The manufacturing sector is central to the economic success of our nation, and to our ability to raise wages and rebuild the middle class. Importantly, with the beginning of the Congress of Industrial Organizations in the 1930s, manufacturing became a source of family-supporting jobs for working-class people, immigrants and communities of color. These middle-class, family-supporting manufacturing jobs still exist in sectors with high union density, but increasingly are threatened.
That image has become a potent political symbol, but it does not match the reality of today. There has been shocking decline in the security of manufacturing jobs, and union density has fallen to just 8.8%.
Today, real wages in manufacturing are back to where they were in 1972, but take-home pay is lower because employees pay substantially more in premiums and out-of-pocket costs for health care than they did then. More than 40% of production workers make less than $15 per hour, and another 11% of them work for employment agencies, and thus are paid less but often are working alongside permanent employees for years. Despite recent gains, African Americans have been underrepresented in manufacturing since the 1990s. Women have never made up more than a third of the manufacturing workforce, and have inadequate opportunities in many occupations.
The sector also faces important policy and technology challenges, including export barriers and unfairly traded imports, exchange rates, tax reform and monetary policy, federal investment in new technologies, and continuing automation.
To win these fights, raise wages and improve diversity in manufacturing, we must activate workers to fight for political demands and to organize. We must insist on inclusion and solidarity, and reject exclusion and racism. The alternative is continued decline and the growth of a political narrative on manufacturing that is contrary to our values and our interests.
Actions We Will Take
The fight to reform NAFTA, and to set a new template for trade agreements, is immediate and critical.
The labor movement will expose poverty wages and demand that all manufacturing jobs become living wage jobs. We will fight against precarious work in manufacturing, and help nonunion workers understand and exercise their rights.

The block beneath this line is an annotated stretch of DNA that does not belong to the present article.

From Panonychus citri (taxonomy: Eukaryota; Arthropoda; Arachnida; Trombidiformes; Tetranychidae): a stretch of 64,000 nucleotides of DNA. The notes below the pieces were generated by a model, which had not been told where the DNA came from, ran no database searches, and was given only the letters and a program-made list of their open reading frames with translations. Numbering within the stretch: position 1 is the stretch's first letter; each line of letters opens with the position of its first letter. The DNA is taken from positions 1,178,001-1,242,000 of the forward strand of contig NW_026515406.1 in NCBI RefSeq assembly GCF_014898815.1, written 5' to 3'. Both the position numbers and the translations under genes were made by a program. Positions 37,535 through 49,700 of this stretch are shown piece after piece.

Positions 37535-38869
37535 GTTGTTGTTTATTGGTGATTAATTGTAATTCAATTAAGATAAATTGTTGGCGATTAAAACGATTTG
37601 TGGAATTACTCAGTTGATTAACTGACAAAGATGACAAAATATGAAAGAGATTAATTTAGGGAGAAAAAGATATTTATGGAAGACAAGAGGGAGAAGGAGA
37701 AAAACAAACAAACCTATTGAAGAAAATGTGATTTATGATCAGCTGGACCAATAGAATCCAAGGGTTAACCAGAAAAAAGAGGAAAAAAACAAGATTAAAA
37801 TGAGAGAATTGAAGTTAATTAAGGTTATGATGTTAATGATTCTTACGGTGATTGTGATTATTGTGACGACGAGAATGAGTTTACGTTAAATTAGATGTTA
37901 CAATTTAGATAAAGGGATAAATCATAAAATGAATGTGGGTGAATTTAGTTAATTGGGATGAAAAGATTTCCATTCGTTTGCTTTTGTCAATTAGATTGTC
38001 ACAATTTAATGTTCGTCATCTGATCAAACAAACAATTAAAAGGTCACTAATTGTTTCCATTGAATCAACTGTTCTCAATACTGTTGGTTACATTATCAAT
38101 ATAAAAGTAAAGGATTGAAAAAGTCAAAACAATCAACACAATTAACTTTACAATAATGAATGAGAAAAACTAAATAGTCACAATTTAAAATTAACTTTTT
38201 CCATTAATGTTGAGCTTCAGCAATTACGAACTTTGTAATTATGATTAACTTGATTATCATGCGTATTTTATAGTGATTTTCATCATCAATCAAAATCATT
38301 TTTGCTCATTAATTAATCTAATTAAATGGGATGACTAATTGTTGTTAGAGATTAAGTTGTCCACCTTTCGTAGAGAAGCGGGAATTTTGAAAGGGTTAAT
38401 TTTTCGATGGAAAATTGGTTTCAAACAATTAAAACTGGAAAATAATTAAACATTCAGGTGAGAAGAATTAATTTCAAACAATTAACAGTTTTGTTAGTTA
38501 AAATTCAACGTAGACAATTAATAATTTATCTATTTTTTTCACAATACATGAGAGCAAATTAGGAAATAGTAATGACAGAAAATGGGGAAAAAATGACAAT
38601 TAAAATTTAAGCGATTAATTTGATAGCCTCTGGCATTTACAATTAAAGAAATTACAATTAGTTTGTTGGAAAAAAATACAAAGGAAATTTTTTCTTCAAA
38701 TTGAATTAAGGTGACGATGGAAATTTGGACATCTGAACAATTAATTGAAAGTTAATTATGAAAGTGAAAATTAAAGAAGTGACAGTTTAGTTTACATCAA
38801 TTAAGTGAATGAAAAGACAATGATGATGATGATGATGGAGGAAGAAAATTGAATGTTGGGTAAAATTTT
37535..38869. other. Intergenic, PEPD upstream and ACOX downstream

We will take action to improve access to manufacturing jobs for women and minorities, and to help them succeed in a workplace free from harassment and discrimination.
We will collaborate with intermediaries and educators to create skill systems that enhance careers, strengthen union employers, show value to union members and help workers understand the value of unions.
We will develop policies and bargaining strategies to ensure automation enhances human work and demand that the economic gains from automation are shared broadly.
We will insist on a domestic supply chain for national defense production and public procurement, expand Buy America coverage, eliminate waivers and exemptions, and ensure critical technologies are produced in the United States.
We will fight for a national manufacturing policy based on public investment in new technologies, maximizing the advantage of our energy abundance, the domestic production of clean energy goods and an expectation of rising pay. We reject manufacturing policies centered on subsidies that lower the tax base, degrade public services and hurt communities.
To accomplish these goals, we will create and support state industrial union councils. These councils will cooperate on in-state policies and political accountability, work with allies, and activate workers.
We will use the national Industrial Union Council to establish goals and projects that affiliates and the federation will accomplish jointly. We will support this work with political and data analysis, coordinated messaging and digital efforts, and targeted field activities.